Nobel laureate Donna Strickland has described how becoming only the third woman in history to win the physics prize turned her into a “rock star” overnight – but has urged people not to focus too much on her gender.
Dr Strickland, associate professor in physics at the University of Waterloo, became the first woman to win the Nobel Prize in Physics for 55 years when her role in the discovery of a new way of generating high-intensity laser pulses was recognised.
Speaking to Times Higher Education, Dr Strickland expressed surprise that many observers had focused on the fact that she did not hold a full professorship and had linked this to the challenges faced by women who pursued academic careers.
“I really wish people wouldn’t think about that aspect so much,” she said. “Nothing comes along from becoming a full professor – it’s not a promotion as far as I can see.”
Dr Strickland added: “I think people are reading into it because I’m a woman but the fact is I just never applied,” she said. “I couldn’t see the point. Every time [the role] came up, they flagged it to me, but I’d say, ‘why should I go to all that work when I don’t even know what I’d get for it?’”
Dr Strickland’s award – which she shares with her research partner Gérard Mourou, professor emeritus at the University of Michigan, and Arthur Ashkin, formerly of Bell Laboratories – comes in the wake of a public row about the role of women in physics involving a senior scientist at Cern.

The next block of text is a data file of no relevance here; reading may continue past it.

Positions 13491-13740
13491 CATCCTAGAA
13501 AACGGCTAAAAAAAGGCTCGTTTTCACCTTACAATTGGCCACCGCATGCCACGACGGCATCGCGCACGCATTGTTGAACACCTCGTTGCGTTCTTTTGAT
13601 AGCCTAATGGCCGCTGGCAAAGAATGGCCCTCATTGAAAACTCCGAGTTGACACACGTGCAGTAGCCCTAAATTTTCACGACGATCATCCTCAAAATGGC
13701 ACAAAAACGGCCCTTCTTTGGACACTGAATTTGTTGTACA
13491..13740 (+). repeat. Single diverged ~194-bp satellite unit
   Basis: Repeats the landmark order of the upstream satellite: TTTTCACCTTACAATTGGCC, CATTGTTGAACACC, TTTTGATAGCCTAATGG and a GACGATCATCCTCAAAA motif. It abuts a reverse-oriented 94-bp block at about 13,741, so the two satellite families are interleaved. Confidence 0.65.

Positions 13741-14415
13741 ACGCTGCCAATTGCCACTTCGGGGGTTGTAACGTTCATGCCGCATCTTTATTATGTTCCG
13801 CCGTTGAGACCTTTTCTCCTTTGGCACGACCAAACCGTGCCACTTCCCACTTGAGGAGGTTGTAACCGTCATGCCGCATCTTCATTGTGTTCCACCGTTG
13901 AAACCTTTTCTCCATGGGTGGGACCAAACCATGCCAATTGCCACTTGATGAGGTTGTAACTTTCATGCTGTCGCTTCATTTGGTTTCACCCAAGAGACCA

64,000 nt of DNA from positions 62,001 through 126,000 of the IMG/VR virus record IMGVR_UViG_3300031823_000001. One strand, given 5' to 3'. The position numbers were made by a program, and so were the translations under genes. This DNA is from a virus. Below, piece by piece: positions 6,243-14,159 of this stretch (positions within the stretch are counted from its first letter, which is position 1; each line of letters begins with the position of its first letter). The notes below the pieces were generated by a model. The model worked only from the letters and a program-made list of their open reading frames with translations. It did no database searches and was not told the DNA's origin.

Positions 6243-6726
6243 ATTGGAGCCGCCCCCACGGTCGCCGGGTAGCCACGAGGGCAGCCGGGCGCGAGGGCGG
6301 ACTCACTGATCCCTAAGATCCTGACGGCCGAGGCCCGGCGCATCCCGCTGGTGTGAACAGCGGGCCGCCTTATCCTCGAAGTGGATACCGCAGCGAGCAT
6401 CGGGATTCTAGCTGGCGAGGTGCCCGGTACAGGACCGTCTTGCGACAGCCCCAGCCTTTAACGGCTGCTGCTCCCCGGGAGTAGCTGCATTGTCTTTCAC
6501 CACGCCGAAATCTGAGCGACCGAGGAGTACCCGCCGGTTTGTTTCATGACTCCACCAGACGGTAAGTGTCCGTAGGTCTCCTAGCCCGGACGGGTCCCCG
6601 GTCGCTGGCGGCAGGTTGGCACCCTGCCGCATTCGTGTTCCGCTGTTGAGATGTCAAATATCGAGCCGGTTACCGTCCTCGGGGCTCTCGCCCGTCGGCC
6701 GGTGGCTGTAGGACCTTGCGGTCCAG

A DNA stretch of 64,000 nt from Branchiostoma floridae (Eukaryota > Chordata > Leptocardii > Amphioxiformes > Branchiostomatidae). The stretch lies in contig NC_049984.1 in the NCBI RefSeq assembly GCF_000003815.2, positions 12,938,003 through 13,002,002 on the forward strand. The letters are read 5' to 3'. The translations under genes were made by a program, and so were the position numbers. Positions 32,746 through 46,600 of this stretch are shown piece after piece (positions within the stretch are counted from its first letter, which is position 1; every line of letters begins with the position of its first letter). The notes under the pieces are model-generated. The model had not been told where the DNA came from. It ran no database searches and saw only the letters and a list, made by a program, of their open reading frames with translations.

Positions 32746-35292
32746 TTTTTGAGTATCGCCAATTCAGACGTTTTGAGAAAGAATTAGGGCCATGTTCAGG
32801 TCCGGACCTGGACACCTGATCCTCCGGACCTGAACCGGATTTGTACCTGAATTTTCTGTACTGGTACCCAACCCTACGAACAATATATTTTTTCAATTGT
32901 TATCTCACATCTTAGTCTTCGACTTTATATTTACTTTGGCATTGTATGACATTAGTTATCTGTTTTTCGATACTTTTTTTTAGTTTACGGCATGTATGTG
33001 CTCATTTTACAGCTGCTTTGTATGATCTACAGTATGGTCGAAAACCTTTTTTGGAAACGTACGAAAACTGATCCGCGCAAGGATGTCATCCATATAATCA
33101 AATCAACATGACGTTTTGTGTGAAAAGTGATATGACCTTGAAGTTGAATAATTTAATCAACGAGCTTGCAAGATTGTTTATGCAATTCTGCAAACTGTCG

Alessandro Strumia, a professor from Pisa University, was barred from working with the European nuclear research centre after telling an event that “physics was invented and built by men, it’s not by invitation”.
Dr Strickland told THE that she thought Professor Strumia was simply a “sad person, an outlier” who did not represent the vast majority of male scientists.
“Obviously the conversation [about women succeeding in science] has to keep happening, to keep making things move forward, but I’m not frustrated,” she explained. “I’m not someone who believes we have not made progress.”
Dr Strickland added that she was “worried” that the focus on her gender was “taking away from the two men that won, because obviously it’s a great accomplishment for them too”.
Dr Strickland was not even the subject of a Wikipedia page prior to her win, but said that the attention had been “non-stop” after she received the call from the Nobel committee on 2 October. “Even just walking through campus and being photographed, I thought – rock stars do this every day. I’m like a rock star, what a strange feeling,” she said.
Despite putting a lot of focus on her as an individual and some “funny” comments about her physical appearance, attention was no bad thing, she conceded, “because this is such a huge deal all of a sudden all people around the world are paying attention to science”.
“I don’t think science goes into the mainstream media as much as entertainment or politics, so it’s good to keep reminding people that we are out there in the labs, doing great things,” Dr Strickland said.
This year’s laureates also included Frances Arnold, professor of chemical engineering, bioengineering and biochemistry at the California Institute of Technology, who became the fifth woman to win the chemistry prize.
Dr Strickland said: “The message is loud and clear: women can do whatever they want.”